REAL SPIES FROM HISTORY
23rd Sep 2013
Ciphers is inspired, in part, by the “spy in the bag” case from 2010. It’s a play about the kind of people who work in secret intelligence – the kind of people drawn to that kind of work, and their unknowability. But also, about the way we are all, in a way unknowable.
Here are some real life spies:
Mata Hari (7/8/1876 – 15/10/1917): Taken into custody in France, Jan. 1917, found guilty of espionage and causing the death of roughly 50,000 soldiers. Later executed by firing squad.
Julius and Ethel Rosenberg (1915/1918 – 1953): Julius and Ethel Rosenberg were American Communists who were executed for passing nuclear secrets to the Soviet Union. They met in the Young Communist League in 1936 where he was a leader and had two sons. Julius was recruited by the KGB in 1942 and was regarded as one of their top spies. He passed classified reports from Emerson Radio, including a fuse design which was later used to shoot down a U-2 in 1960. Despite others being arrested and tried under similar charges receiving only prison sentences, and notwithstanding the undetermined extent of Ethel’s involvement, the couple were sentenced to death by electric chair.
Aldrich Ames (1941): Ames is a former CIA Counter-intelligence Officer who was convicted of spying for the Soviet Union in 1994. On his first assignment as a case officer, he was stationed in Ankara, Turkey, where his job was to target Soviet intelligence officers for recruitment. Due to financial problems in his personal life as a result of alcohol abuse and high spending, Ames began spying for the Soviet Union in 1985, when he walked into the Soviet Embassy in Washington to offer secrets for money.
Ames was assigned to the CIA’s European office where he had direct access to the identities of CIA operatives in the KGB and Soviet Military. The information he supplied to the Soviets lead to the compromise of at least 100 CIA agents and to the execution of at least 10. He ultimately gave the USSR the names of every CIA operative working in their country; for this they paid him 4.6 million dollars. Ames used the money to live well beyond his means as a CIA agent, buying jewellery, cars, and a $500,000 house. He is now serving his sentence in a high security penitentiary in Pennsylvania.
Giacomo Casanova (1725 – 1798): Casanova, born in Venice, is most well known for his womanizing and his book The Story of My Life which gives the best account of life in the eighteenth century that we have. With the financial support of many of his mother’s patrons he was able to go to school to receive a very good education. This enabled him to become a lawyer. Over many years his romantic affairs with women in power made him a very powerful man. He gained and lost riches at a rapid rate (in one case he lost the equivalent of over 1 million Euros in one night).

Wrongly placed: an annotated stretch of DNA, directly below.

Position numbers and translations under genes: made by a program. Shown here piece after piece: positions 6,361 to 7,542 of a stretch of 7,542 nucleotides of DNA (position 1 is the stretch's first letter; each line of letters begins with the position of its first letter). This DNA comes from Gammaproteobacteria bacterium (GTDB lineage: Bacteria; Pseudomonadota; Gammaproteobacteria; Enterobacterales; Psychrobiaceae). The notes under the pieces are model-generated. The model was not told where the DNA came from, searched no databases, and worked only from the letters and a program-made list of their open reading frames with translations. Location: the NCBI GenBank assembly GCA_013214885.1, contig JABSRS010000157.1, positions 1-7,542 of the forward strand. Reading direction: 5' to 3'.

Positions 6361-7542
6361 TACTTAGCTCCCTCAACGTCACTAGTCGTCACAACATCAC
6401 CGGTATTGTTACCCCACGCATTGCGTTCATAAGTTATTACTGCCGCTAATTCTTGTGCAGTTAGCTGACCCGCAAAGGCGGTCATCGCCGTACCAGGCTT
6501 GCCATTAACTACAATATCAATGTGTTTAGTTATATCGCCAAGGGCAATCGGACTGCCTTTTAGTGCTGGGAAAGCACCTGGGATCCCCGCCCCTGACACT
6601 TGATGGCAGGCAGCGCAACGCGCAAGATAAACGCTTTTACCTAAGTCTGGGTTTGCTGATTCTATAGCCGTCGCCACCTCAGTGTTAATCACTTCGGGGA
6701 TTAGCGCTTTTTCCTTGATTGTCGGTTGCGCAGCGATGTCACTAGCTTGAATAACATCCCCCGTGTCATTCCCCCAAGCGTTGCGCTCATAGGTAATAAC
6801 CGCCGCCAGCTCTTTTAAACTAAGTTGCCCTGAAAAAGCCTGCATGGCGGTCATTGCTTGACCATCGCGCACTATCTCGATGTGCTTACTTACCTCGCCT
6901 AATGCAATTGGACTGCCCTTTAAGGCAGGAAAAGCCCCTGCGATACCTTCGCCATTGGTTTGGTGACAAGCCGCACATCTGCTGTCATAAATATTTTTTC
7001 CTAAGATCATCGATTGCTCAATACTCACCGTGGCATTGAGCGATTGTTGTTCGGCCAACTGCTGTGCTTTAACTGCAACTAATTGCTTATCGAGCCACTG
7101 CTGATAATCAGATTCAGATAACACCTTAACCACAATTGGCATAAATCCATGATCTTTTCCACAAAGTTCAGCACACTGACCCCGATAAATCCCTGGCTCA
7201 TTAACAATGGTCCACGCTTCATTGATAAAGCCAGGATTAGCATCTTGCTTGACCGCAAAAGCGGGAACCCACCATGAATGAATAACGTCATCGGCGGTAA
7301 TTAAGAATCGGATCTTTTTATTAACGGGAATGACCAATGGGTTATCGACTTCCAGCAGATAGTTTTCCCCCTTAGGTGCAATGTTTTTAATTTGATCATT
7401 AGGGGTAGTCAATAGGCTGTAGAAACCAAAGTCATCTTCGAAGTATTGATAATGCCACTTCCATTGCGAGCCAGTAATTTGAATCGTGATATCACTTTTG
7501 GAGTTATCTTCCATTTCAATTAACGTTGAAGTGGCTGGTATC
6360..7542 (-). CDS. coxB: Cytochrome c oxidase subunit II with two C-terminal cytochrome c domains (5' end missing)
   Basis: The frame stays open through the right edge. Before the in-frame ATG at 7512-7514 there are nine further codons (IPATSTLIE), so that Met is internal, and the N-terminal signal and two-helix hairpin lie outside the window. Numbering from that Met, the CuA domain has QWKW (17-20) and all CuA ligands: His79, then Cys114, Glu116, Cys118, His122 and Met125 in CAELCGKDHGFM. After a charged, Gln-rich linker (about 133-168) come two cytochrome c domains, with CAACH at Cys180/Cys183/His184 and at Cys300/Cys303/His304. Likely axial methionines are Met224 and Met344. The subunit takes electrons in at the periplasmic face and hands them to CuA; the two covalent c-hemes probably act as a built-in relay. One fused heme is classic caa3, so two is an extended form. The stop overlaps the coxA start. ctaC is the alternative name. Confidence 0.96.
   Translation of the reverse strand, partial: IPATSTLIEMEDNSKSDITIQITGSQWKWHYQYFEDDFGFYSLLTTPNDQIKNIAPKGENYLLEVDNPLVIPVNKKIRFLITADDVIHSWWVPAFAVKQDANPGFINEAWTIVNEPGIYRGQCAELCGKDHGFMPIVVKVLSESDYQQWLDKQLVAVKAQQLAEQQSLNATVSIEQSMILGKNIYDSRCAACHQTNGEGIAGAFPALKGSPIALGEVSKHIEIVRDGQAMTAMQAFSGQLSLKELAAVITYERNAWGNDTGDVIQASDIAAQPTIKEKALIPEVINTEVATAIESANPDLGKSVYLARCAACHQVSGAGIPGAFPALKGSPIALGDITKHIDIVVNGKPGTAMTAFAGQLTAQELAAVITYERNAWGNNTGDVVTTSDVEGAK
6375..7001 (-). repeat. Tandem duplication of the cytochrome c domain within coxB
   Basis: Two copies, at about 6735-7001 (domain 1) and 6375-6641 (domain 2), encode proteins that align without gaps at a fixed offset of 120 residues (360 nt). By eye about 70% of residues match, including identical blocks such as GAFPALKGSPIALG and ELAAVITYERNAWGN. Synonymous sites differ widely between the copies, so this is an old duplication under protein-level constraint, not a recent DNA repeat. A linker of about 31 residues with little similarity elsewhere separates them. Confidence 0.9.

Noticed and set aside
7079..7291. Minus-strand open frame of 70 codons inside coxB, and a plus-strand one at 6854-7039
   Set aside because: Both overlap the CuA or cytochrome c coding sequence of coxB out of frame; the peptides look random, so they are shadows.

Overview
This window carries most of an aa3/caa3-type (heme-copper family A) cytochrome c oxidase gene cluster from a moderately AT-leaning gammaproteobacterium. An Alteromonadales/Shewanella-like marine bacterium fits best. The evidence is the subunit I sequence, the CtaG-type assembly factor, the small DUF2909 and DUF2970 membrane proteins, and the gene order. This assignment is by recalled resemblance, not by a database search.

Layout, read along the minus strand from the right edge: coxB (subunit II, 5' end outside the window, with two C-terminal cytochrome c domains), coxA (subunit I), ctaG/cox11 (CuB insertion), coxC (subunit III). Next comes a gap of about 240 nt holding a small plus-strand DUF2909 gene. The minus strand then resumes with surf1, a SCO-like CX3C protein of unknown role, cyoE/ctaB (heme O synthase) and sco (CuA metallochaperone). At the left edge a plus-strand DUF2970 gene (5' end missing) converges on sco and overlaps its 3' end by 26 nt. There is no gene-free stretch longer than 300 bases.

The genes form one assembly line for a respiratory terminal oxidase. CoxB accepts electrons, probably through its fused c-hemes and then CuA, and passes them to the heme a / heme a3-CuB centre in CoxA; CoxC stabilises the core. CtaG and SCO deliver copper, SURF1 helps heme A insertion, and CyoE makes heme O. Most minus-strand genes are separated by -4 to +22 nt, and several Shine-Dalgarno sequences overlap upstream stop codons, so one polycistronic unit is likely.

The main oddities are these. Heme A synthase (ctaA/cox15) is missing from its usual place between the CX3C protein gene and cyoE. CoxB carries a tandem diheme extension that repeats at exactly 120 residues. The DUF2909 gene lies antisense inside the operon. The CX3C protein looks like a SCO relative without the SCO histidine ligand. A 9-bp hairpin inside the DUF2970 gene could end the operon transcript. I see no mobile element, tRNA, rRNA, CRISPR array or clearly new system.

Between the years of 1774 and 1782, he worked as a spy for the Venetian Inquisitors of State. It is not known what his role involved as his famous diary ended the year he began his work. In 1782 he was exiled from Venice for spreading libel against one of the City patricians.
Klaus Fuchs(1911 – 1988): Fuchs was a German-born theoretical physicist who worked in Los Alamos on the
atom bomb project. He was responsible for many significant theoretical calculations relating to the first fission weapons and early models of the hydrogen bomb. Whilst attending university in Germany, Fuchs became involved with the Communist Party of Germany. After a run-in with the newly installed Nazi government, he fled to England where he earned his PhD in physics. For a short time he worked on the British atomic bomb project.
It was while he was working for the British that he began to give information to the Soviets. He reasoned that they had the right to know what the British and the Americans were developing. In 1943 he was transferred to the United States to assist on the Manhattan project. From 1944 he worked in New Mexico at Los Alamos.
For two years he gave his KGB contacts theoretical plans for building a hydrogen bomb. He also provided key data on the production of uranium 235, allowing the Soviets to determine the number of bombs possessed by the United States. On his return to the United Kingdom in 1946, he was interrogated as a result of the cracking of some Soviet ciphers. He was tried and sentenced to fourteen years in prison, the maximum term under British law for passing military secrets to a friendly nation. he was released after nine years and immediately moved to Germany where he lived out the remainder of his life.
Major John André (1750 – 1780): John Andre was a British officer hanged as a spy during the American Revolutionary war. At the age of 20 he joined the British Army and moved to North America to join the occupying forces. He was a great favourite in society, both in Philadelphia and New York during their occupation by the British Army. During his nearly nine months in Philadelphia, André occupied Benjamin Franklin’s house, where it is said he took items from Franklin’s home when the British left Philadelphia.
In 1779, he became adjutant-general of the British Army with the rank of Major. In April, he was placed in charge of the British Secret Intelligence. By the next year (1780) he had begun to plot with American General Benedict Arnold, who commanded West Point, and had agreed to surrender it to the British for £20,000 — a move that would enable the British to cut New England off from the rest of the rebellious colonies.
Using common clothes and a false passport, Andre travelled toward New York with documents supplied by Arnold. He was stopped by three men at gunpoint. In the conversation that followed in which both parties were confused over the allegiance of the others, Andre admitted he was British. The three men searched him and found the papers he was hiding. He was put on trial before a board of senior officers. On September 29, 1780, the board found Andre guilty of being behind American lines “under a feigned name and in a disguised habit”, and that:
“Major Andre, Adjutant-General to the British army, ought to be considered as a Spy from the enemy, and that agreeable to the law and usage of nations, it is their opinion, he ought to suffer death.”
He was hanged as a spy at Tappan on October 2, 1780.
Nathan Hale (1755 – 1776): Nathan Hale was a captain in the Continental Army during the American Revolutionary War. He is widely considered to be America’s first spy after he volunteered for an intelligence-gathering mission, but was caught by the British. He is best remembered for his speech before his hanging, in which he said: “I only regret that I have but one life to lose for my country”.